You’re now on the main screen, the Aurora HDR interface. It takes a few moments to get here while the program is processing the HDR, so be patient.
The easiest way to start is to select a preset. I find the ones labeled “realistic” are the best place to start. You can then tweak the settings in the panel on the right.
Presets have cute and clever names – a bit too cute and clever for my taste, but, hey, that’s me. What I would have liked is if each preset, when scrolled over, would offer a brief description that differentiates it from its neighbors. You can, of course, create your own presets, and the nice thing here is that presets are grouped by the overall impression they’re designed to make or a subject or situation they address, or by the person who customized them (Trey Ratcliff or User). There’s also a Favorites group, and a way to get more presets off the Web.
To Aurora’s credit, however, when you click on a preset, you’re presented with a slider that globally modifies the HDR look of the image. Specifically, this slider addresses the Layer Opacity (not to be confused with other Opacity settings, such as Denoise Opacity).
More to the point, changing this Opacity setting directly affects the histogram. For instance, you can use this setting to reduce clipping (lost highlight and shadow detail). Click on the two triangles top left and right above the histogram to see shadow and highlight clipping, respectively, which are shown as blue and red in the image.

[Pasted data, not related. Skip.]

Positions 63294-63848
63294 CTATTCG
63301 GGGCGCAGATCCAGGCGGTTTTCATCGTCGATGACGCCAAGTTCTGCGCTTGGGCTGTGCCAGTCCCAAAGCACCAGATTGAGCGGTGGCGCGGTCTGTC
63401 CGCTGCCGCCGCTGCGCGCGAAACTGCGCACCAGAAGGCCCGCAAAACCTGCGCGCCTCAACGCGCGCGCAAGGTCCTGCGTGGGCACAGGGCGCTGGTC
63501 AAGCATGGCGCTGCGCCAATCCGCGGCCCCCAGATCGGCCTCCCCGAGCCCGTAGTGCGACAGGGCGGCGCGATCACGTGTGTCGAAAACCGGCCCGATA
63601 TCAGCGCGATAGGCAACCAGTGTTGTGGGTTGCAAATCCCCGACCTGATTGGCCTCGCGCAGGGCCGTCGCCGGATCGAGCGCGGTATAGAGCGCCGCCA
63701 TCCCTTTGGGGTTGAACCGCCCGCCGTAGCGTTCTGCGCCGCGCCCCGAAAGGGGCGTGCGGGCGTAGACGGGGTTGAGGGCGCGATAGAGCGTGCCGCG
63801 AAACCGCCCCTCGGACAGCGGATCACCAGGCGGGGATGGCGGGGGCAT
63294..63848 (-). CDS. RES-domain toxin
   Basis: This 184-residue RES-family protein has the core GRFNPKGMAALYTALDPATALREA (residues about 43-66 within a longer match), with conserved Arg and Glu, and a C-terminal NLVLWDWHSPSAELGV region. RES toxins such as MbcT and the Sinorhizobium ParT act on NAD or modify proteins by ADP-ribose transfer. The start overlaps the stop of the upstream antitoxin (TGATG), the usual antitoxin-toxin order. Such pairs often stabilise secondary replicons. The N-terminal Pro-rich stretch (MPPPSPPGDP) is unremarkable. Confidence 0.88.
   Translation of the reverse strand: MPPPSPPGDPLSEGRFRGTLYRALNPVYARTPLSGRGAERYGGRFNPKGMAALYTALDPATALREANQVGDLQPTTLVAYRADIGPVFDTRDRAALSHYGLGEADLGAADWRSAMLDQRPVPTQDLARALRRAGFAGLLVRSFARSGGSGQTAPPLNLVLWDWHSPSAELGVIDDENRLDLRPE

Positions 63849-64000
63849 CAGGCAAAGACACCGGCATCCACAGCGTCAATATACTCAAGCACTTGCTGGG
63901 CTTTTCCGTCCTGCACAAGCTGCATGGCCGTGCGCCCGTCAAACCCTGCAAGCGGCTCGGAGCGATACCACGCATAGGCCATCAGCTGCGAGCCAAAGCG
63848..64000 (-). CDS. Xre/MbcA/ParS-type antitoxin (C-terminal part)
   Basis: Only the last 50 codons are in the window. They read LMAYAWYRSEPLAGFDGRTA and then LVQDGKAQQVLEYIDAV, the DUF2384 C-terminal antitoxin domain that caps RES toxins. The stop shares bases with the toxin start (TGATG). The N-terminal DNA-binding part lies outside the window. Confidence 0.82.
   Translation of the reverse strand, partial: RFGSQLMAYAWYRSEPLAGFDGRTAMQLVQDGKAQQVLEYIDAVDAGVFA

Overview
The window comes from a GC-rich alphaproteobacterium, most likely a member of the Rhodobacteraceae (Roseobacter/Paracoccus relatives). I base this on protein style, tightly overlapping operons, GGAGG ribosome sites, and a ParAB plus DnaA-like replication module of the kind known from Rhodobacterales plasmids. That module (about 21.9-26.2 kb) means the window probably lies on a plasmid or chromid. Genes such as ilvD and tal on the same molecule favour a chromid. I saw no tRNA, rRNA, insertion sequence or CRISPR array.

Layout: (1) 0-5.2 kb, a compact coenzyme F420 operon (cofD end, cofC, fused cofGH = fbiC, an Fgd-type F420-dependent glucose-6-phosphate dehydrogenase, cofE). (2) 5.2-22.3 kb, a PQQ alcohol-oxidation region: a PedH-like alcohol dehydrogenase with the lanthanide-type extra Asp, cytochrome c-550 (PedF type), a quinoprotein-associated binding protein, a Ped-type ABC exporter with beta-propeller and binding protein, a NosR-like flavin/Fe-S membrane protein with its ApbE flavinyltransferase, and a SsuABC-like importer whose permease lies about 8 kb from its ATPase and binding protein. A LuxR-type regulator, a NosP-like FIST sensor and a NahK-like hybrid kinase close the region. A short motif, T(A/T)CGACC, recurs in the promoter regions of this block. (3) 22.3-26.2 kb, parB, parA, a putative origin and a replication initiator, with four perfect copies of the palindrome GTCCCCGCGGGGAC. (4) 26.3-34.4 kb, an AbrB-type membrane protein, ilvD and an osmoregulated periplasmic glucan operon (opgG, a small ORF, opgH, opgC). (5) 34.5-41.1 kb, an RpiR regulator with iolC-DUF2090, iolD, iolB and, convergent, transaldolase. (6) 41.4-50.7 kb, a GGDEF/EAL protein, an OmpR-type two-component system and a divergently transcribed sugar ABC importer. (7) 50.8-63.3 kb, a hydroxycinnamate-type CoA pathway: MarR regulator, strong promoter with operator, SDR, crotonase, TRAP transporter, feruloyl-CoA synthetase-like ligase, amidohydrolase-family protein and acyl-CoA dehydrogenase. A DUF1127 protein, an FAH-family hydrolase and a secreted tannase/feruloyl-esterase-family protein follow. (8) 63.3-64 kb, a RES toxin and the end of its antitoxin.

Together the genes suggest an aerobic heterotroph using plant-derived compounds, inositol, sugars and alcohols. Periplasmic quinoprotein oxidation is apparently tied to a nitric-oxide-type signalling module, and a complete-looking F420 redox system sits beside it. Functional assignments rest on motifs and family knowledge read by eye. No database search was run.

You may find that you’re overwhelmed by all the settings. Don’t be. Creating an HDR image that’s worth sharing is worth the effort. You can use the presets for a quick fix, but step through all the settings to show that you really care about the image, at least initially. Over time you’ll discover that certain settings are more relevant to delivering the look you’re after.
Next, export the image back to Lightroom. Here you can make the necessary lens corrections that weren’t previously applied, add sharpening, and finesse the image further to deliver the look you want.
Capsule Comments/Aurora HDR Pro
User-friendly, with lots of presets; very competent HDR application and plug-in, with numerous creative options; does a nice job whether shooting on a tripod or handheld; one foible: deghosting algorithms may not fully address subject movement.
I may have found my new favorite HDR plug-in. Aurora HDR Pro delivers on many levels. I found the settings fairly easy to understand and use and the results compare favorably against the existing frontrunner in this arena. In fact, I’d say, the king is dead, long live the king.
There were fewer troubling artifacts, aside from ghosting, which only cropped up in extreme cases. Add to that, Aurora HDR Pro adds layering and painting of effects to a degree defined by the user, so they don’t overwhelm the image and instead contribute to restoring the scene to what you saw with your mind’s eye. I found that the resulting HDR images, when not taken to excess, were truly representational of the scene I originally envisioned.
Mac OS X 10.9 (Mavericks); 21.5” iMac equipped with a 3.1 GHz Intel Core i7 processor, 16 GB RAM, NVIDIA GeForce GT 650M 512 MB.
Read more about the in's and out's of HDR and how to produce the most effective HDR.